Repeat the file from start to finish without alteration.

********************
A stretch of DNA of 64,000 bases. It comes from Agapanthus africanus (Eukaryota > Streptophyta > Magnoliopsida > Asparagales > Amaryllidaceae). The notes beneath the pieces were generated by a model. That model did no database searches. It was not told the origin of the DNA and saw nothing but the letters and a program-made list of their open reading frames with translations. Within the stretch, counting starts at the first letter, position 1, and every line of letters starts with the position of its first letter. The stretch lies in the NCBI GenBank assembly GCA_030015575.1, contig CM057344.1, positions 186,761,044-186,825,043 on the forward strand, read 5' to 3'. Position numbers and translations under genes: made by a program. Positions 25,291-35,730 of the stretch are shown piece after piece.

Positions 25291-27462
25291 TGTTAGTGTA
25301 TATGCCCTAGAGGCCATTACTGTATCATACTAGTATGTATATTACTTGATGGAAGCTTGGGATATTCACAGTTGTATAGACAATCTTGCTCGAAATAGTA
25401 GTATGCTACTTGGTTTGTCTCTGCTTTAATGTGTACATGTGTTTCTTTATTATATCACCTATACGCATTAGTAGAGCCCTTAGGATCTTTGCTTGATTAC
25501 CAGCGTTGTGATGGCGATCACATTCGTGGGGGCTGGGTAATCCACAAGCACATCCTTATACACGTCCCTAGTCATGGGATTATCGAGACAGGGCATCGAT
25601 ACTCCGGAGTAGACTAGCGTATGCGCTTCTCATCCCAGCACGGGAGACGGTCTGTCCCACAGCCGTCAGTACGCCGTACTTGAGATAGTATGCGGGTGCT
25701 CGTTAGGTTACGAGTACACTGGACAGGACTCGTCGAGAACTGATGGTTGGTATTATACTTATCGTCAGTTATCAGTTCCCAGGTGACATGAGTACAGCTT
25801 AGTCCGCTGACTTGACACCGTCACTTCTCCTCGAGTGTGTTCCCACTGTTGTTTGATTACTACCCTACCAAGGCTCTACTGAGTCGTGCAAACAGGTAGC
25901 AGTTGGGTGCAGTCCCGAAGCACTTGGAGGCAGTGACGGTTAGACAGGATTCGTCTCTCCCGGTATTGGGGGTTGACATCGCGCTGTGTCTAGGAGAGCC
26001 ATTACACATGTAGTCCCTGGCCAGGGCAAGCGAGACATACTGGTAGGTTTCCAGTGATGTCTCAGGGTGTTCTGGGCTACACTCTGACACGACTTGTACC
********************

A stretch of DNA of 64,000 bases. It comes from Agapanthus africanus (Eukaryota > Streptophyta > Magnoliopsida > Asparagales > Amaryllidaceae). The notes beneath the pieces were generated by a model. That model did no database searches. It was not told the origin of the DNA and saw nothing but the letters and a program-made list of their open reading frames with translations. Within the stretch, counting starts at the first letter, position 1, and every line of letters starts with the position of its first letter. The stretch lies in the NCBI GenBank assembly GCA_030015575.1, contig CM057344.1, positions 186,761,044-186,825,043 on the forward strand, read 5' to 3'. Position numbers and translations under genes: made by a program. Positions 25,291-35,730 of the stretch are shown piece after piece.

Positions 25291-27462
25291 TGTTAGTGTA
25301 TATGCCCTAGAGGCCATTACTGTATCATACTAGTATGTATATTACTTGATGGAAGCTTGGGATATTCACAGTTGTATAGACAATCTTGCTCGAAATAGTA
25401 GTATGCTACTTGGTTTGTCTCTGCTTTAATGTGTACATGTGTTTCTTTATTATATCACCTATACGCATTAGTAGAGCCCTTAGGATCTTTGCTTGATTAC
25501 CAGCGTTGTGATGGCGATCACATTCGTGGGGGCTGGGTAATCCACAAGCACATCCTTATACACGTCCCTAGTCATGGGATTATCGAGACAGGGCATCGAT
25601 ACTCCGGAGTAGACTAGCGTATGCGCTTCTCATCCCAGCACGGGAGACGGTCTGTCCCACAGCCGTCAGTACGCCGTACTTGAGATAGTATGCGGGTGCT
25701 CGTTAGGTTACGAGTACACTGGACAGGACTCGTCGAGAACTGATGGTTGGTATTATACTTATCGTCAGTTATCAGTTCCCAGGTGACATGAGTACAGCTT
25801 AGTCCGCTGACTTGACACCGTCACTTCTCCTCGAGTGTGTTCCCACTGTTGTTTGATTACTACCCTACCAAGGCTCTACTGAGTCGTGCAAACAGGTAGC
25901 AGTTGGGTGCAGTCCCGAAGCACTTGGAGGCAGTGACGGTTAGACAGGATTCGTCTCTCCCGGTATTGGGGGTTGACATCGCGCTGTGTCTAGGAGAGCC
26001 ATTACACATGTAGTCCCTGGCCAGGGCAAGCGAGACATACTGGTAGGTTTCCAGTGATGTCTCAGGGTGTTCTGGGCTACACTCTGACACGACTTGTACC